Obviously the verdict, by inference, is for a coalition government. When it turns out to be a non-BJP coalition, in a matter of months the arrangement comes apart and the BJP occupies power – through the back door. In other words, the electorate’s verdict stands subverted. The examples are innumerable – among them, Karnataka earlier and the latest, Maharashtra.

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The process, which initially evoked considerable indignation, drew condemnation and expressions of dismay, is so completely normalised now it hardly triggers a squeak even among the affected opposition parties. As some cynical voters say, it does not matter who you vote for in India today. The BJP will eventually make it to the gaddi.

In the footsteps of Africa

Supporters of Donald Trump and Jair Bolsonaro would probably be surprised to know that there are other “discreet” ways to hijack elections, India style.

If the storming of the US Capitol and Brazil’s institutions housing the National Congress, Presidential Palace and Supreme Court had only been the beginning of such attacks, it could have been dismissed as aberrations. But the fact is that these two prominent powers are only following in the footsteps of several African nations which routinely have seen widespread violence in presidential elections.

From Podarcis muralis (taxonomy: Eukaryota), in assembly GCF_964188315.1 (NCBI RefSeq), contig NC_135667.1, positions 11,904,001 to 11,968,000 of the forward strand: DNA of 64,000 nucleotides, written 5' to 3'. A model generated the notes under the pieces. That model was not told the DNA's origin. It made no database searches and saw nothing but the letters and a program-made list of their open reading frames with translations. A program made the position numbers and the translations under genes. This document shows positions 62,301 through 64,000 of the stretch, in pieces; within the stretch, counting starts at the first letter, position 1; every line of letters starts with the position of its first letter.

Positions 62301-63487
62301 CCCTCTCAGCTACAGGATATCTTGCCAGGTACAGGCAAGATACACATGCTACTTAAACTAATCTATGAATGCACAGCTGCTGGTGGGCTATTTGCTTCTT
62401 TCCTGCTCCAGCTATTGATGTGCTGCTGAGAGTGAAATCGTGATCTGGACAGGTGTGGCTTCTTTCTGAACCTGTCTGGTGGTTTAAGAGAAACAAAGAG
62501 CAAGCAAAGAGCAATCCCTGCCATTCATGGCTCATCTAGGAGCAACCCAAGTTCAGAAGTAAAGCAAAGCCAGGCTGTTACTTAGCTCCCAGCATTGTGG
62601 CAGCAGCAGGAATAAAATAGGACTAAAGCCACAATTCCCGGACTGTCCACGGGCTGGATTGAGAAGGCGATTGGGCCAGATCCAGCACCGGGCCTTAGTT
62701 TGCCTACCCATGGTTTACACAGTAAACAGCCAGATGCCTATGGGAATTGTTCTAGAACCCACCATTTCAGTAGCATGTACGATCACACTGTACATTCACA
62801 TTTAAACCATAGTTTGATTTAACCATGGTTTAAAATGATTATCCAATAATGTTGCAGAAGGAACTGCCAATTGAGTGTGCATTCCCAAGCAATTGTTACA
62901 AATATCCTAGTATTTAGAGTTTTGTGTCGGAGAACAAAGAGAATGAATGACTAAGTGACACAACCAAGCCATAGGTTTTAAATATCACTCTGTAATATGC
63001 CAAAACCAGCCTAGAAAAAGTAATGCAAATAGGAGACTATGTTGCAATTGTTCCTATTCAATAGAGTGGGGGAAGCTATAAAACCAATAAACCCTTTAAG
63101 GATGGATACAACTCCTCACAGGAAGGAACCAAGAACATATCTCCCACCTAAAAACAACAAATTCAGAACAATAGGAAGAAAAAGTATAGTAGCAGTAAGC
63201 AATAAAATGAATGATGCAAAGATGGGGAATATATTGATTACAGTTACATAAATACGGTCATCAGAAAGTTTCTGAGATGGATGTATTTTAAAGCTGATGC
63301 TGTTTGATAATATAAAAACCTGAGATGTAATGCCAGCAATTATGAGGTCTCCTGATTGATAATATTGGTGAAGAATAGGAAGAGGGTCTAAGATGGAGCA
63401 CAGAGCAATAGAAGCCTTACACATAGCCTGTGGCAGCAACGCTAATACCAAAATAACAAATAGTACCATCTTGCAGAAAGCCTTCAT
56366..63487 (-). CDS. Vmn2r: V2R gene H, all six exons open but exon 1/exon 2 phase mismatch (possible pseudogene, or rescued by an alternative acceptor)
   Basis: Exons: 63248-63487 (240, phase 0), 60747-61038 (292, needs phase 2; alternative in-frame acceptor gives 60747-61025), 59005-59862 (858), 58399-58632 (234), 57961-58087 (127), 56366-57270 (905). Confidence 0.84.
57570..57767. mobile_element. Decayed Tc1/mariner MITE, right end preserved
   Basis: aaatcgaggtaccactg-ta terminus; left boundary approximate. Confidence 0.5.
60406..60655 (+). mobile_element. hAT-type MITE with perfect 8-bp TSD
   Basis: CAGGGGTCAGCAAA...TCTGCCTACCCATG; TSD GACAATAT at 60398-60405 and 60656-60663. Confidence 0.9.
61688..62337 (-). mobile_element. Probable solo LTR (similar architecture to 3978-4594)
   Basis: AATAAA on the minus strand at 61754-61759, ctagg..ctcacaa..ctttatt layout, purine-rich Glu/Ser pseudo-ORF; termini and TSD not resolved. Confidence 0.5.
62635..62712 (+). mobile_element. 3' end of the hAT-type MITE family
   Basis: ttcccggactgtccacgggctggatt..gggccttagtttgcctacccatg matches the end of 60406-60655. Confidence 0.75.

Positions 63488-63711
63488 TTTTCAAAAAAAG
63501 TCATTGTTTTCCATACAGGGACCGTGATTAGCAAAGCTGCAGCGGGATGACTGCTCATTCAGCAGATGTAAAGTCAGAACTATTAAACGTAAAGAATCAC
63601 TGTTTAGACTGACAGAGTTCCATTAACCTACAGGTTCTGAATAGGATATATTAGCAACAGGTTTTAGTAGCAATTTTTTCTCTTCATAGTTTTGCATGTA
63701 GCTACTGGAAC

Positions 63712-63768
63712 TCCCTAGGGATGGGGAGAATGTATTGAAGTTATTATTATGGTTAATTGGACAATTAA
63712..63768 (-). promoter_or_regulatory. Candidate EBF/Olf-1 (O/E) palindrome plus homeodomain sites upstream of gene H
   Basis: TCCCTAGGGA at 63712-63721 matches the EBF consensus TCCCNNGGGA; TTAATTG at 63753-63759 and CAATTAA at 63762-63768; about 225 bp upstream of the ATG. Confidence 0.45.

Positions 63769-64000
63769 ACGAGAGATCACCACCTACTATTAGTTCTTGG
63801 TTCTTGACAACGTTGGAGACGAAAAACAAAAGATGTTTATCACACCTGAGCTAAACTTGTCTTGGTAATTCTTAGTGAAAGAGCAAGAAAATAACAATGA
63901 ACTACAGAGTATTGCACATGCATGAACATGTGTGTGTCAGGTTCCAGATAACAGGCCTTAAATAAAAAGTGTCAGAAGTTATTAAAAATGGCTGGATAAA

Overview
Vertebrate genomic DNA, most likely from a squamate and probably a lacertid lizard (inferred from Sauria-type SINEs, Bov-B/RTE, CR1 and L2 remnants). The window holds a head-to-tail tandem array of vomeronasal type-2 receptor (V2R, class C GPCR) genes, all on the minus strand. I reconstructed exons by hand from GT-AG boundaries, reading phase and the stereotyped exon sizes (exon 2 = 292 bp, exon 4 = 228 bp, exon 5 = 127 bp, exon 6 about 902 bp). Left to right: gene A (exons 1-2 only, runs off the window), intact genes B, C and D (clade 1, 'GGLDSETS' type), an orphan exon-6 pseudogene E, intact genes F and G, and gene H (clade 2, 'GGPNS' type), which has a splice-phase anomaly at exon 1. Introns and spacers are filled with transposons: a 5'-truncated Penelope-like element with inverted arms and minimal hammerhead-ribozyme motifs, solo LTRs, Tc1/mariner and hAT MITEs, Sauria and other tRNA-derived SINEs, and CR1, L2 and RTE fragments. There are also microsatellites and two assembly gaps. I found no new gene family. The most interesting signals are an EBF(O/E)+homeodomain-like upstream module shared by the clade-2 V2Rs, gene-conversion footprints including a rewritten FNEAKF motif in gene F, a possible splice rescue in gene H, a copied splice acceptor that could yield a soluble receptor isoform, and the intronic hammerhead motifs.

Kenya has been the worst affected with all-pervasive election-related violence for the last couple of decades at least. The 2007 general elections were among the worst when at least 1000 people were killed in violence that erupted after elections. In the latest August 2022 elections too, despite efforts to curb post-election violence, the defeat of Raila Odinga brought out his supporters onto the streets, protesting his loss.

Fortunately, violence was only sporadic and not to the extent of previous ones. The court finally ruled in favour of the winner William Ruto.

Nigeria is another country in Africa that has seen widespread election-related violence after the loss of candidates. Violence spiked after 2015, with Nigeria’s Independent National Electoral Commission (INEC) being the target. After the 2019 polls, more than 50 attacks were registered across Nigeria against the INEC. With general elections due this year in Nigeria, there is widespread apprehension of violence.

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With conservative, right-wing leaders and political parties in contention for power worldwide, not coincidentally, the instances of post-electoral violence too appears to be increasing. Rising xenophobia, religious fundamentalism and a growing global economic crisis are not only aiding a sharp turn to the right politically, these are being accompanied by intolerance against dissent, pluralism and the democratic space.

All these years, democracy wherever it was practised, was considered above board, people’s choices were viewed as sacrosanct and political players accommodated the opposition, even if reluctantly. But no more. And that is what makes election-related violence in Brazil, or the US, and countries in Africa ominous for other democracies. India included.